The Iola Register from Iola, Kansas on June 14, 1926 · Page 6
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The Iola Register from Iola, Kansas · Page 6

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Iola, Kansas
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Monday, June 14, 1926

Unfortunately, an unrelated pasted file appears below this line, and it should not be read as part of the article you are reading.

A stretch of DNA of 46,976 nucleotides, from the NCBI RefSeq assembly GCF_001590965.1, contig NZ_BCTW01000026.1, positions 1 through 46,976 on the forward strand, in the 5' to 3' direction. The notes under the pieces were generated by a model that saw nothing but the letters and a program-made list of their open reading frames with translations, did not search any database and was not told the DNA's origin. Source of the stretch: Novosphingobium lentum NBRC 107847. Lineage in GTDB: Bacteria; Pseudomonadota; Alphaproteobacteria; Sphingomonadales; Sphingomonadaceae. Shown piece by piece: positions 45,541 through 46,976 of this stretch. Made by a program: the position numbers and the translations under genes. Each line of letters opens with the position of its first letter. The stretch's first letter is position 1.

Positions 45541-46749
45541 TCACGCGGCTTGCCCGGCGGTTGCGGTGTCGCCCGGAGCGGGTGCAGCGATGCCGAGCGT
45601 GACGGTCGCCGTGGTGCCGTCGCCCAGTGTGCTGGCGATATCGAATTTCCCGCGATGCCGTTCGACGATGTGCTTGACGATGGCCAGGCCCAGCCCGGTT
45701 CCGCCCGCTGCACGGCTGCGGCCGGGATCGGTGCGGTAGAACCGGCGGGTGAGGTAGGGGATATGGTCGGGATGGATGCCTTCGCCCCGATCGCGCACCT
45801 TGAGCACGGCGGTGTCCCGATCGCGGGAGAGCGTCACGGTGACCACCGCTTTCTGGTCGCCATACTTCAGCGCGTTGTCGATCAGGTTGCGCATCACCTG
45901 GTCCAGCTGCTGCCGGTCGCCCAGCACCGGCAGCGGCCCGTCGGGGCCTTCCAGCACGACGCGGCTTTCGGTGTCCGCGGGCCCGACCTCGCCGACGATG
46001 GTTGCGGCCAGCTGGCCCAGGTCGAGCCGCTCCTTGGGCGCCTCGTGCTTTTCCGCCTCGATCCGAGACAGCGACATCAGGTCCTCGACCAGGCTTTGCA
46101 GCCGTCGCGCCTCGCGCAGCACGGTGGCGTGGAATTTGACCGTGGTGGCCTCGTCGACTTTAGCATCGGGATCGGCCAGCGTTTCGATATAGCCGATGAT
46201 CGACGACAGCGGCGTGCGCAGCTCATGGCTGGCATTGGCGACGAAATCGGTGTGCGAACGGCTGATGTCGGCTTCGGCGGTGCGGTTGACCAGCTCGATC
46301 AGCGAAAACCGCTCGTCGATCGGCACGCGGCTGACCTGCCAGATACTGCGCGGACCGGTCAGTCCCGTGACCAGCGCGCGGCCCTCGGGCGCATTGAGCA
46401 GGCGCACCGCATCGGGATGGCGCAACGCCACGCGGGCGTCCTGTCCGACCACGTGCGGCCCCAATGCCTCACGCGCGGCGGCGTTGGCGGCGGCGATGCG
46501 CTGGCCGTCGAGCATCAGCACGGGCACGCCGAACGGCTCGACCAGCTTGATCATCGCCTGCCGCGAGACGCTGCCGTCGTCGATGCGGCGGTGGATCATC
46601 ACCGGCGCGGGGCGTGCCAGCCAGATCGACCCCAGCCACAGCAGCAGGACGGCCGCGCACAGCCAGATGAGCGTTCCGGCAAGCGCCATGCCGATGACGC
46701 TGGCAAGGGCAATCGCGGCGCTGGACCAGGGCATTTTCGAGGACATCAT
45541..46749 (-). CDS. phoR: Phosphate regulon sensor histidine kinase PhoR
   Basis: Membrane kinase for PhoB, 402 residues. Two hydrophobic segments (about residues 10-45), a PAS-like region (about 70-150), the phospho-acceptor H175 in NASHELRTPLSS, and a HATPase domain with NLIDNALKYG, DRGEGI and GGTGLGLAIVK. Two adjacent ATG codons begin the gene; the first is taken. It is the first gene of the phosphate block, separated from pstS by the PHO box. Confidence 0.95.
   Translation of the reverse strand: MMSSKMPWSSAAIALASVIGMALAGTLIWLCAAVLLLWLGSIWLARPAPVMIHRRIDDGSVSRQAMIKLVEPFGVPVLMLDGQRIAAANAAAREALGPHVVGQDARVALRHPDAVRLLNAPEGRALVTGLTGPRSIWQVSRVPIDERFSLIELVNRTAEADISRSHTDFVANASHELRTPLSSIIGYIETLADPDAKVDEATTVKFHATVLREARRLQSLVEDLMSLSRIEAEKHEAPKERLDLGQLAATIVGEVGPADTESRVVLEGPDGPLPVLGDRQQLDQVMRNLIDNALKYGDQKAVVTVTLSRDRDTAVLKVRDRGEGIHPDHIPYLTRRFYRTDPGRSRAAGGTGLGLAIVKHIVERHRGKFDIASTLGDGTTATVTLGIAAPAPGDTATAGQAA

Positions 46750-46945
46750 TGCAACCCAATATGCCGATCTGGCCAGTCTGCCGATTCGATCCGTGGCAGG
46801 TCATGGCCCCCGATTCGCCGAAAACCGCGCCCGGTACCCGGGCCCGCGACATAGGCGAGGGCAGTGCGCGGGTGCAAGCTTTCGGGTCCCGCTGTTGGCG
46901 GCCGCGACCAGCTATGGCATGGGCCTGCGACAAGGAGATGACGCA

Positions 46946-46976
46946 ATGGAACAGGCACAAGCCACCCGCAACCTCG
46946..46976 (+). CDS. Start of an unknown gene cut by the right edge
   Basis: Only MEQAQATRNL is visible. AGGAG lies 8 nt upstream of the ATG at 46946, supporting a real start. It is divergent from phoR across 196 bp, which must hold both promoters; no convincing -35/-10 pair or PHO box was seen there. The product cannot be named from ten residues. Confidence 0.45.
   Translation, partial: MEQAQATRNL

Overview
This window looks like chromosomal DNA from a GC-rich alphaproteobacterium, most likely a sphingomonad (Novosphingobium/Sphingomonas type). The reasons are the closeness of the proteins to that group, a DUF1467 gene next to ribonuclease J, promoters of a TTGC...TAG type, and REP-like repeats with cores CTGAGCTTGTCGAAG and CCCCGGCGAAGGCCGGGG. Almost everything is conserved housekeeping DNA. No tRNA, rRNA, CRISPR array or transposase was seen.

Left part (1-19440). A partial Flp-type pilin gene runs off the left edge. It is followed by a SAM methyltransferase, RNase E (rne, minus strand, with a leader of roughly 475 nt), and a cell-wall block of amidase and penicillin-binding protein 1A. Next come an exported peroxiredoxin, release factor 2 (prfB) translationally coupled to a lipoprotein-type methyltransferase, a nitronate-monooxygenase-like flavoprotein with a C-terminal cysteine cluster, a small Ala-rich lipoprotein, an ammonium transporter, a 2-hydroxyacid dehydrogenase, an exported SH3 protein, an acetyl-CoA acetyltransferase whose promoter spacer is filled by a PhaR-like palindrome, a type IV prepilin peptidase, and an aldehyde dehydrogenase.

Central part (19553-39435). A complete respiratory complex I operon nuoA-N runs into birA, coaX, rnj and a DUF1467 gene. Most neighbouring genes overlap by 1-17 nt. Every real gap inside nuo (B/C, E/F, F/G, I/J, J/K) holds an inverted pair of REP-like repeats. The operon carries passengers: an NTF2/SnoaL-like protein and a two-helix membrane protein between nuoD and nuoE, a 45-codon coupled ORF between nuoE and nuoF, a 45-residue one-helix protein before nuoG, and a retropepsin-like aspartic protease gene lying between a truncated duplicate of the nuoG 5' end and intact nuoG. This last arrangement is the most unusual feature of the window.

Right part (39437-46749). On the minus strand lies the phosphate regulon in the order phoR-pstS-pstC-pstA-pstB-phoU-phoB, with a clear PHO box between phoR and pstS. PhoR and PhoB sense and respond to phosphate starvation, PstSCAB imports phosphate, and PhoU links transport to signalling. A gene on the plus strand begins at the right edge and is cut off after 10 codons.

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PAGBisI3^• mNUTEjBAHK FAILS FIDELITY STATE BANK IS IN . HANDS OF BANK COMMISSION. No Stateinenit of tbe fanse of The Bank's Clotting Haa Been Given. (By the Assoclatod Press) Chanute, • Kans. June 14.—Notice tbiat the Fidelity State- Bank ol this city has bepn placed In the hands of the state bank commla- sion was posted on Its dpor this njorning. I The notice said this was : by order of the board of directors. : i .The halilc was the youngest in tbf city, tJeginning business late fn 1916. Its last statement showed $371,000 in deposits, and loans of - $313,000. Its capital was $50,000; surplus $16,000. - . It was a state depositary and op- er^ted under the : state guaranty , iaw. Bonds valued at $44,000 were : among fta resources, $25,000', to : 3<!«ire stale i.deposlts, $2-,000 with itBe state guaranty fund. • iNo statement as to the cause' of ' closing was given this morning ;ljy the examiners in charge, who said - they had not been at work long enough to give an opinion of the bank's condition. , Chanute. Kans., June 14.—County Vtlomey R. B. Smith arrived from . -irie this morning -to confer with the state bank department examiners who took charge of the Fidelity State Bank at the request of its directors. • No charges have been filed afeainst J. L. Robinson, presi : dent of the institution. It was founded Jjy iMr. Robinson eleven years ago. He Is president "hi.s son-in-law cashier and Mr. . Robineqn's son Is assistant-cashier. Mr. Robinson, his wife and their eon-'ln-law ' are three of the five directors. Mr, Robinson has lived In this vicinity many years. . An employe of this bank stated this morning that it may reoiren in lhree_or four days. Arrest PreAldent and Cashier. Cliauute, Kans.. June 14.—J. L. Robinson, president and J. E -; Wood, cashier, of the Fidelity State i Bank, were arrested this afternoon . on warrants alleging false state liieiits to the ^tate banking depart ^ "nient and in the bank's last month ly statement. They waived pre liminary hearing and gave $500 bond each to appear for trial in district court. Mr. Wood is. Mr, Robinson's son-in-Iqw. The state bank commissioner has taken charge of the bank' at the request -Of, its directors, and it was closed this morning. "• U. C.,T. IS GRATEFUL (Contiiiued from page 1.) taining oijr visitors."We have had nothing but favorable reports froth' our visiting friends, many of them wondering bow so smiiU a council was able to ca,rry oiit such a large project in entertaining the 600 guests. • "The local committees spent upwards of $1600.00 tff $1700.00 on their convention, $1,000 of which was allowed by the Grand Council and aboiit $700.00. donated by the ' local merchants. "Without going into details- on all the minor expenditures we cuunverate here some of the larger ones as'follows: "Souvenirs for ^00 men and souvenirs for 150 ladies. "A banquet for 530. "Three Orchestras an dbands. The Tola Gounell.feels especially indebted to the merchants who ald-^ ,cd us with \he expense and also In the manner in which they decorated the cjty, to all those who offered their rooms for housing, to those ministers and professional men who aided in entertaining at the baniiWts. We also feel indebted to the! city officials and the police department for the fine-co bpcratlon^hey pave us, and to all who cannot espeflally be mention ed. We owe them a'vote of thanks and assure them that the visiting mcmhrrswf're! highly pleased with the manner in which lola and her people entertained them." RED STAR HAS VALUE (Continued from Page 1)' Iniie and permanent dividends. • Tens of thousands of the R Star stickers knd windshibld mabs have beeij 'sent out and they are so plcasing^to the, motorist thai hej keeps thera in_ u6e on his win,la- shield instbad' of throwing thq .away- as one does with the or< nary jpromotiofr materfnl handi "bini foir display on his car. "Graustark" at The Kelley. Tlic, feature film "The New Klondykc," scheduled to be shown at the Ktlley tonight failed to arrive . and the feature will - jbi "Graustark." The substitution will be agreeable to the public f|or "Graiistark" is a famous production abd has a wide appeal among film loycrs. • : Creb Loses Decision. (•Ry tho A.ssociatcd Trossl New York,"June 14.—^Harry Greb of Pittsburgh, former world's mld- •dlcweighl chataplon, lostj; his first •-^lega! brush with bis manager James M. (Reddy) Mascn. In supreme court-today when VjusUce Charles L. Guy grajited an injunction to Mason, restraining. Greb from fighting except under-Mason's management. . This dc.clsion re,'Verses a ruling of the state ath- ictlc commission which vhad previously voided the contract between fighter and his manager. '- ,\pw Low Mark For Franc (».v the ABSOolated Press) Paris; June 14.^Tne French Franc tqday tumbjed' to a new low reroi (1 of 36.57, to the dollar. .Economisla Xocl that the gov-. eminent will now be obliged to decide on financial measures and to -settle the political:crisis which Is expected to'ffventuate. The monetary situation can be solved, they Insist, only by' radical chani?es that would cause a tenrporary but serious economic derangement. ^r8:,F. E. Oalgh and Son Bobbia came up from Cbannte - Satgrday afternoon on the 4:28 !for a -rlsit with Mr: and Mrs. T. W. Datgh pi 402 West, Jackson avenne. Little Miss Alice Hendricks came* up froin Cherryrale Saturday afternoon on the 4:28 Santa Fe lor a week-end visit with ber aunt. Miss Alice Hendricks of 211 South Cottonwood street. Mr. and Mrs. S. A. Roggers came up from Chanute Saturday afternoon on the 4:28 Santa Fe to spend tiie week-eiid~Svlth Mrs. Rogg^rs's sister, Mrs. LlUIe Walters, who lives two miles south of lola. Miss Margaret Zyskowskl, of Tulsa, arrived on the 4:28 afternoon Santa Fe for a visit with her mother, Mrs.. Barbara Zyskowskl, Qf 414 South Chestnut street. Mr. and Mrs. D. Lltwlh and family drove to Clianute Sunday and .spent 'today with their son, Mr^ Bennlc I..itwln and Mrs. Utwln. Mr. D. Lltwtn reports qolta a serere wind storm in Chanute while Uiere. Several trees were vprooted and many limbs , bolwn ; off and the strefets littered wlh debris. A heavy downpour of rain followed the wind storm. Quite a lot of damagere- sulted. Mr. and Mrs: B. P. Slack drove over to Plcasanton Sunday for a visit with Mrs. Slack's mother, Mrs. Sarah Beatty. Mrs. Beatty came homo with them for a visit here. _ Mr. and .Mrs. P. B. J. Adams drove over to their faijm In.Bour­ bon, county today. THE lOLA DAILY REGISTER. MONDAY.EVENmcy JUNEil4^ lib r Judge, Hopkins, of the Supreme Bench of Topeta, and Mrs. Hopkins came down yesterday to jvlslt airs. Hopkins' sister, Mrs. lies, of 220 South Jefferson avenue. Jtidge Hopkins returned yesterday evening but Mrs. Hopkins .will remain until, Wednesday. While' in lola the Judgfe called on his. old' friend, C. 0. Bolliifeer. Miss Grace Kinney iand Miss Theta .Brewer motored over to Nevada, Mo.i Saturday evening where they werb guests over the- weekend of Mr., and Mrs. Lee Parks. Miss Elva. McCall, who had been visiting'hier sister, Mrs. Parks, accompanied them home. Mr. Owen RIgdon, who came to Io!a a couple of weeks' ago for. a visit with his boyhood friend, Mr. John Padgett, left^ today for Louisville,. JCy. Mr. Padgett! and Mr. Rigdon are cousins. • - Mrl Roy Gwin, of the Farm Bureau, is showing a' nice picture which was taken of the Boys and Girls Clubs at "Manhattan, which represents the letters 4-H, the name of the organization. About 700 people are shown in the picture. Mr. and Mrs. John C. Scott hare returned from their trip to the Rio Grande Valley where they went on the excursion about a week ago. They combined business with pleasure on the trip. . Mr. Merwin Tllzey^ of Topeka, was in lola yesterday the guest of Miss Dorcas Miller and Mr. Lloyd Scott. , Mr. Fred &t. Mills; wlto has ^n here-as manager of the Plggly Wiggly store has returtfCd to bis l^ome in Chanute. Pitching Supr ^nM P ITCHING in aUU pariimount In maior league Vaseball. Speed l« -once more a promi n^nt fari«r. due io the .lee* lively hair, and acrurac> In' lh<> fleld is moM 'Maentlal ' out. after all. the most Important feature nf the gaifie la pitching Washington hon a great hall rlub, bui ll must gel .plirhing to win If the ypteran niemberv-of the twirling naff tali to go the route, the Na tionalu are slink When; th«f i American League champ* fet good! pitching the club iooki* Uke th| flashiest aggregation In the leegue ; The' Vankeee have a powerful punch atf thej bat. However, if you get six rdna and the opposition man ages to drag seven tallies across, the punch Is wasted. Aak any big league- manager about tals prospecta and his opinion Invariably, will be that the club's chances, rest with its pitching. • - » .» m Pinch-Hitters N OT so. many years ago little |ielp at bat was expected from mem bera of a pitching staff. Times have 'Changed, however, and now nu^ny of the best hitters In the major leagues are the pitchers. , Take three of the veteran mem bers of the Washlngtoii.staff. Walter Johnson. .Dutch Reutber and Joe Bush. All are mighty dangerous when swirlging the ash. As a matter of fact, all three have won reputations as pinch-filtters aklde from their , twirling ablUty. 'When Washington .needs a igood THE STARS AND STRIPES iThc American^ flag is among the oldest of national flags. The Stars and Stripes was permanently planted in Alaska, at Sitka, October 18. 1867. The Stars ^nd Stripes was first officially saluted by a foreign government on February 14, 1778. The Stars and Stripes was ftrst unfurled In 'bjatHe oh the banks of the Brandy wine, September 11,1777. The Stars knd-Stripes was first carried around the world by the ship "Columbia," of. Salem, Mass. in .1790. I The idea ojt an annual celebration of .American-Flag Day was originated by Professor George Balch of New York! City. The Stars and Stripes was first carried across the frontier Into Germany by the American Army of Occupation, November 14, 1918. The first display o^ the national ag at a military post was at Fort Schuyler, on the site of the present cltv of Rome, N.!Y., on August 3 1777. . Old Glory"!- was first applied to the United. States flag in 1831 by WiUlam Driver, a sailing captain of Salem, Mass.i:: who died in Nash- illci Tennr., in 1886. Thb high school of New Bedford, Mass.. was the first ptfblic school in the country to raise Oie American flag 'Over the schoolhouse, hich it did on May 11, 1861. ^ The Stars and Stripes -was first carried Into action on a European batUefield by Gunner William H. Clanc.v, of the Royal Field Artillery |of Canada, at Vtmy Ridge, in 1917. During the Revolution the flag had 13 stars; ia the War of 1812, 15; In the Mexican War; 29; in the Civil War, 33; in the j Spanish- American War, 45; and in the World War, 48. On^pril 4,1818, Congress passed 1 act reducing the nnmber of stripes in the national flag to 13, and Increeslng the nud^ber^fistars ' represent at jail times the num- r of SUtes. ' The Stars and Stripes was first otsjted o)er a foreign stronghold June 28, 1778. when Captain Rath^one %l the American sloop of war. "Providence*'! captured Fort .NnssVfi, on the Bahama I^ilands. Captain Paul Jones was the first man to display the American flag -n an American. resseL ' Tbiik flag as made by the women of Portsmouth. N. H.i for the "Ranger." ^^•hlch wan fitted out at PorUmoulh for Captain Jones. ~ right-hander'In the crisis. Johnson and Bush often get the call. Reuther is 'often the choice when, a left- handed hitter is desired. For years Johnson has played plncb-hlttlng roles at Washington. The same with Joe Bush j^taen be was with the New York Americans. Reutber first won prestige In that line 88 a National Ueaguer. He has continued it In the-American. iOrastic Action hlJ 'ANAOER ioHN McORAW of IVI the New York OlanU to.on* manager who refuse* to stand pal when' his rlub Isnt winning. McOraw has the .oourag« of bto convlctionB * If he feels a certain shift will help his team, be (oes through with It. regardless of bow drastic It may sewn The Olanu looked great in spring training Ii seemed as If McGniw wn.uM get much I etter pitching Thai wasjonf thing tx lacked last aoannn HIS catching a >pe8red a Ut uncertain and the s lundneaa of ShoH' stop Jackson's :nee was of-miKb concern to McOraw. > So" far the club hasn't got the pitching McOraw. expected. Tha catching has wobbled a biti Jack son's knee has twice tailed him: hla injury kMks to be very serious, per* hapa Ipemutnent. LatMring under tftoae haodlcapa, the Olanu-have tailed to show pea nant form. DIspooiAc of tbe 'two veterans. Orob and NebC. make* (t apparent tliere ia gotog to be house-cleaning in New York. V You may temporarily^' bah John McOraw and bU bau club but tbete Is no permanently stopping 'em. • • • ' Promising Rookits URINO the last flve year* high class ball pUyera have been passing out faster than tbe recruits have been ntaklng good. In the two lAajor leaguea there ar* a number of clubs that are becomhfig antiquated. _There to a decided need of young bkiod to/uike tbe places, of the passing stars Several clubs are experimenting this year, partlculariy with InOeUers. To^my way of thlnidng, tbe most Improved young batt player in tba malora Is Fred Spargeen of the Cleveland cliib. He is a year or two from being an. outstanding star, bat he certainly seems on tbe my. E>rery day he shows! Improvement In bla play. I Detroit, by tbe way, has a classy looking youngster In Oebringer.. and the Yankees have another iiv Las «eri. MeOLFTODItiUlffiNT <«i^teb Fovn«M^ Wm Be Unc-np ok GoutiT Plik LlBkS TOBWTOW. tke A novel toumunent Idea baa been decided upon by the toiinw- ment commi^ee o( the Ida Obnn- try Club for the second general competition of the aoasoa- which will be fought oat on the Ilnkg tomorrow . It is what la known as a "Scotch Foursdmfe" toarnament, Ih which each set of partners plays only one' ball, taking "tnm. about" in hitting It .As tbe sets of partners have been made tap by pc^ir- isg the beat players with the worst, some very interesting 'and amusing sitaations will nndohbt- edly arise. \ The competition is for nine boles •a&d the.Ioslng slde|will treat the Winning side to a dinner as was done, after the last general touma- nl'enli about a month ago. The time play will bis at tbe oonyenience ot the various. foursomes, but ail will .be expected to -conclude their matches by six o'clock tomorrow evening. The pairings follow: ^Swiggett and Dtillea vs. H. Fronk and Fegely. RuBseU and Dalgarno vs. Hoyt and Roy'Fry. Tom BowloB «nd yt. A. "Wheeler vs. King and Chester Cowani Merle Bollinger and Stodghill vs. Stanley Kirk and Bchieicher. O. O. Bollinger and Dr. Oarling- [-faouse vs. Norton and Cap. Sniith. Stadler and Fickle' vs. Blxby and Dr. Learell. Tholen and Clem Shields vs. M. Fronk and Ray Enfield. Angelo Cowan and Carrol vs. Tenhagen and Ableson. C. F. Scott and Ethel Shields vs. Twadell and Sleeper, Dr. Reid and Clif, Clark TB . Rol Gard and Harr. Gene Cook and Gene Geery vs. i TENNIS PLAY STARTS ailssonrf Valley Tennis Assoclii. tlon Tonmnment Begins In' Kansas City. (By the A.ssonfiitcd Pro.«!<> Kansas City, June 14.—Play in the men's, singles tournament at the twenty fifth annual championship of the Missouri 'Valley Tennis Association'began this morning at the Rock Hill Tennis Club here. There was a possibility of-showers but tournament officials were confident onljf a heavy rain would atop the play as the courts were excellently drained and' ^yould dry qaickly after a ghowef. Wray Brown, St. Louis, Carl J. Meyer, Kansas City, Leon Alinlrall, Denver, Junior Coen, Kansas City, Berkeley Bellj Austin Texas, were some of the favorites who were generally conceded victories in .the early roundk —- • < Unusual interest was evidenced this morning in the junior events ^hich were scheduled-to start tomorrow. Bell, 17 year old player, who ranked No. 5 In the United States jrlinior' singles last year, and year, were two entries in this division. . ' . Among the prominent women players entered was Miss LotUe Fuller, Fort Leavenworth, Kansas, Missouri state champion. First lo'und play in the women's events was scheduled to begin late today. ; • Junior Coen, Kansas City, defeated Charles Sager, Leavenworth, Kansas. 6-3, 6-3. junior singles, first round. Wellington—The 'county commissioners have let a contract, for thq construction of eighty miles of sand-clay road. The work; .will start at once. COGBUL'S HABEET I THE DO NOT BETAIL. East Monroe and Elm, PhoM 176. We paid the followlns: vAvn toaayi Eggs, loss off _J 22c .\o. 1 Hens j 21o No. 2 Hens . : 17o Broilers 8Tc I.eghorn3 and Black Brollers._22c Cocks - ——Sc Ducks lOd Bp Green Hides Horse Hides . Junior Cbeh. 14, year old Kansas City star. No. 3 boy player last. Poultry TSmX Be Empty Cnwed. -H.75 ^ NNOUNCEMEN^ 1 to ber Having leased my storage and repair bu'siness to.iRoy Crewa who will operate it as The South Street Garage, I will devote all my time to the auto Replacement Parts Business.' j i • • •' We have the largest and most complete stock of auto parts in Southeastern Kansas. W. H. ABTS South Street Auto Retail and Wholesde 209 South street Phone 315 Chaai -Boirliu and Ohas. Marsh. 'Victor Kirk an^ Sam Sifer» vs. A. C Scott and Doc. Bowiiis. Lenstii and Merchant vs. J. B. Kirk and J. 'V. Roberts. F. O. Benson and Ray Taylor vs. Fanl Klein and Morrill Powell. H. M. Palmer and: Langley vs. Bell and E. D. Land. F. J. Oyler and Holdeinan. vs. R. L. Thompson and Dr. Christian. Kenneth Peck and WUbur Shijelds vs. Newton and .Horace'Miller. Bob Green and Brighanr vs. Achter and Canatsey. . "Vamer and Trontman vs. Dr. St^henaon and Jess Benson.. . Callison and Thayer vs. Glsh an4 WllUaauon. Horton and Gibson vs. Fees and Brownfteld. Wangh and Hunter vs. Harrison and Mathis. Tbe first pair In each foursome is captained by J. G. Stadler and tbe latter pair in each foursome is captained Vy S. A. Bixby. . lAHARPE NEWS NOI^S . —^For Rent': Two 3-room bouses with ]H >rche8; one has' a bam; plenty of shade at both Bouses. See R. L. Greer, Agt, LaHarpe, Kans. . —See Spanglcr for the best Work Shoes in town; also for ladies' "White Slippers at special prices. ^-Compare our prices. They are as low as any..considering quality, on shoes, men's work clothes and harness siippUes. Roach-Elliott. —Roach-Elliott would- like your binder canvases for repair early so as to avoid the harvest rush. Fly nets and fly spray at right prices. Also a few sets of harness on monthly payment^ plan. I ^— To Defend TlUe. (By the AsrocUited rrcs.<») New York, June 14.—Pete Latzo of Scranton -Pa., the worid's welterweight champion, iwlll defend his title in a 15 roun^ match against Georgia Lcvine Of Brooklyn at the Use tleglster Wants for resulU. Polo Grounds July 9. iLe ^Ien siid-Brnipion Win. Par6,'Jnne..l4 .^Su2anne Laiglen paired with Jacques Brugnon, captured the International hard court tennis championship in the mixed doubles today, defeating Mme. Le- besnerais and Jean Borotra, 6-4, 6-3. - lOLi. HIDE, FUB A WOOL GO. Ul S. Ohio Phone ISO? Eggs _—„_—-21c No. 1 Hens ___21o_ io. 2 Hens - .18c I 'ocks ; __9c No. 1 Springs 1.; _-27c No. 2 Springs 23c Wni Come After Poultry. We wni Appreciate Toor Bulnesa. B. A. JONES, Prop. _ SKATING RINK West Street^Iola* Afternoons S to 4; Nights 7:90 to 10 Children; Saturday ^Morning 9:30 to 11 lie » GOOD ORDER nrr. CHIC AG a Internaticmial Eucbaristic Congress RoondTrip Coach Fare Only »20 .96 Round Trip R. R, l ^ate ia Sleeping Car. .00 *PaIlm8n fare 8dariarcharg& additional. .Tidcets on tale June 16.23, inclusive. Final return limit J™^^* iTBther d«all. from W. H. Donny, AssL Gen. Pass. Agent, K. C, Mo. ^ Think of the storm of indignation such a sigm or advertisement would arouse. You probably .will never see it. You do read notices daily that call attention to the sale of furniture, aiitomobiles, real estate, etc., to satisfy a claim for non-payment of the account. These circumstances are notpleasant but they are legal. They represent the last step in a transaction in which the individual securing the merchandise and service failed to complete his or her obligation to pay for it. , ^ Therearehundredsof infants (and some young.folks) in this community whose entrance fee.into this world has not yet been paid for. The physicians WITOL answer caHs at all hours of the night to give devoted service in these cases make many sacrifices in both time and. money. They answer the anxious call and give unsparingly of their skill, and time until the emergency-ias passed and a proud Dad and happy ttiother are joyfully telling their friends of their happiness. : Then what? The physician serves until his attention is no longer required on the case but he is equally busy with others.* Time passes and he does not find time to send a statement or a collector. He knows he should, but hjB feels that to do so would take time that is urgently needed elsewhere. . Does the lather appreciate just what his iriend^the physician, hais meant to him? In.a"i^al^e way, yes. But there are many who do not, show even'as. much interest in paying for the sei'vice rendered as they do in their ^ monthly garage bill. Is this because the garage man can reclaim the car and offer it for sale? Perhaps not, but the fact remains:that a^service that helps men and women enjoy God's greatest blessing is left unpaid,-for much longer periods, than any other accounts are allowed to run./ No gi'oup pf men in-the world perform a greater service tb mankind than our physicians. When. you call a regular, recognized Mf D. you know you are to have the most intelligent a)nd conscientious service nearly a scbre of i years of expedience can provide. You know you will be treated fairly and the least you can do is pay the small fee promptly. Those who-can, should pay cash and others should be fair enough, to discuss coijditions frankly vWth their physician arid make some definite arrangement's. To do ^ less ip to encourage a higher rate of fees and perhaps a plan which will rtean hiore and more physicians will adopt a cash basis plan, as many other professions and' institutions have done. ' . ,4